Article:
Sunday, November 20, 2016

The Maynard Carbine

The Maynard Carbine was the brainchild of Dr. Edward Maynard.
Dr. Maynard is probably best known for his invention of the Maynard Tape Priming System which patented in 1845. The system was used on several weapons including the US M-1855 service rifle.

In 1853 Maynard paid the Springfield Armory $116.37 to produce a full scale model of his carbine, and this model was subsequently tested by the Ordnance Department in 1856 with very positive results. 

The successful trials resulted in Maynard's quest to produce his rifles. He had already been working with Massachusetts Arms as they used his priming system on their revolvers so it was only natural that he contracted with them to produce his breech loading long arm. 

The guns were produced in both carbine and rifle lengths, with 20” and 26” barrels respectively, and were offered in both .35 and .50 caliber.

About 5,000, 1st Models, were manufactured between 1858 and 1859. Author and historian James D McAulay feels that at least 3,200 of those went to Southern states and militia companies. He has documented purchases by five southern states and feels a substantial number of Confederate regiments were at least partially armed with 1st Model Maynard rifles and carbines during the Civil War.

Young Confederate soldier with a Maynard.

Production of the 1st Model Maynard was brought to an end by a fire at the Massachusetts Arms Company factory in January of 1861. 

The factory was rebuilt and by 1863 the factory was back in business, producing the 2nd Model Maynard Carbine for the US Ordnance Department until wars end. Over 20,000 were made. 
The Second Model or Model 1863 lacked the tape primer and stock patchbox.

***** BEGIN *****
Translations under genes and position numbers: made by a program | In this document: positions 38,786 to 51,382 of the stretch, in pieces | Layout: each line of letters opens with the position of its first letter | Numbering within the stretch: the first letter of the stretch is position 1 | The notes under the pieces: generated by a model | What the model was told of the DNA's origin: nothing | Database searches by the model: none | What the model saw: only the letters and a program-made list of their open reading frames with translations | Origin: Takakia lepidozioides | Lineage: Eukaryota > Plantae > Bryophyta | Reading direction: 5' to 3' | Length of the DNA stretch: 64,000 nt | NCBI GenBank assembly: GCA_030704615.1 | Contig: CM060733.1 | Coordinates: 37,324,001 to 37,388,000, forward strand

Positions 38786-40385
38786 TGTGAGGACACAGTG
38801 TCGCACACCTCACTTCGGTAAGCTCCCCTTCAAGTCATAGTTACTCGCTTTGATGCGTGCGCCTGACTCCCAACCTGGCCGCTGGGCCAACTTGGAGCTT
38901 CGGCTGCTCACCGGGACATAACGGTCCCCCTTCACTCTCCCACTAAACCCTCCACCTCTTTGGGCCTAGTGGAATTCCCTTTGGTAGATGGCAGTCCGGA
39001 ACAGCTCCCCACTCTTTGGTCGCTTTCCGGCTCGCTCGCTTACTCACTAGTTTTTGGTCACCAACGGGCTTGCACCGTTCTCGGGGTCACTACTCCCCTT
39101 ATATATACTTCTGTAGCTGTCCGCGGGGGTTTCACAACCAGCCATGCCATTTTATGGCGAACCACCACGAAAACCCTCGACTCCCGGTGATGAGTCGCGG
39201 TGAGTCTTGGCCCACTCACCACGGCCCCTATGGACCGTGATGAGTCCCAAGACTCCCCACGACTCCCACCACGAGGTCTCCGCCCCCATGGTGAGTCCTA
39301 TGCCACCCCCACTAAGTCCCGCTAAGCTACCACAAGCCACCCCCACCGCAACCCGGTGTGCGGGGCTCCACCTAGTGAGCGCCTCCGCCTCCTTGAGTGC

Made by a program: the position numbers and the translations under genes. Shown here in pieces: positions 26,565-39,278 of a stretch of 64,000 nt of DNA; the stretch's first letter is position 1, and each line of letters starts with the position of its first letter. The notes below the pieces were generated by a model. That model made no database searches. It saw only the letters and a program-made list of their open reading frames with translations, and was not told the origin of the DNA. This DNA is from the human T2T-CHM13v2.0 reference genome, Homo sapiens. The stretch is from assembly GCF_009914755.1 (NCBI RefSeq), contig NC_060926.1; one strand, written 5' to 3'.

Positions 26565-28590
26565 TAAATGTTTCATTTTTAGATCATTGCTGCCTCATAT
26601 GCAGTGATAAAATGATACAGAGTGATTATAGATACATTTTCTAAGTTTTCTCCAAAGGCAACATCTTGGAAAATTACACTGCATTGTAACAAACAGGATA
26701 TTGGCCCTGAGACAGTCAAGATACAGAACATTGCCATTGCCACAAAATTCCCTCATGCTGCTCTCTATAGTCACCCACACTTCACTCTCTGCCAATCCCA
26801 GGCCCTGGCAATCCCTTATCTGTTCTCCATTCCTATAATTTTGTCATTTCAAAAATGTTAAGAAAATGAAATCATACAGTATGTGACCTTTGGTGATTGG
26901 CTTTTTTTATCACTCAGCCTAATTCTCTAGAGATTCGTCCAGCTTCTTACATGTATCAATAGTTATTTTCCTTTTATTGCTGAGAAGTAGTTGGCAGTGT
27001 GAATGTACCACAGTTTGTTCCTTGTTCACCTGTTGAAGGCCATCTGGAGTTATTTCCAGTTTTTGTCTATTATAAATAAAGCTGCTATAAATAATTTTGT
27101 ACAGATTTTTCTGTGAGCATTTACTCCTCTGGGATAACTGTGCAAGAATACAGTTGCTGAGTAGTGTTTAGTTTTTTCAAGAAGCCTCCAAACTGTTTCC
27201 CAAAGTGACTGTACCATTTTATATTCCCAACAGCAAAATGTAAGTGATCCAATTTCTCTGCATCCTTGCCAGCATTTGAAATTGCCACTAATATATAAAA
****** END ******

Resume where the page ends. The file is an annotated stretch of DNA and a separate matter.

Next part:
The second model were Union issue, with some going to the 9th and 11th Indiana cavalry regiments and 11th Regiment Tennessee Volunteer Cavalry. 

Operation of the gun was by depressing the lever, the barrel rose, opening the breech for loading. Afterwards the lever was raised to close the gun's breech. Once cocked, the loaded weapon could be primed by either placing a percussion cap directly on its nipple or by using Maynard's priming system to advance a primer to the nipple.

The brass Maynard cartridge did not have an integral percussion cap; a small hole in the middle of its base fired it when the external cap was detonated. The cartridge, which had a wide rim permitting swift extraction, was reloadable up to 100 times. This proved to be a significant feature for the Confederate troops equipped with it. Another significant feature was that the use of a metallic cartridge prevented gas escape at the breech, a serious concern for early externally primed breechloaders.
The Maynard had a good reputation for long-range accuracy, and it was highly praised by the soldiers on both sides.

Prewar as well as post war Maynard produced a wide variety of sporting rifles. The Model 1873, below, was the first Maynard with standard chambering for centerfire metallic cartridges.


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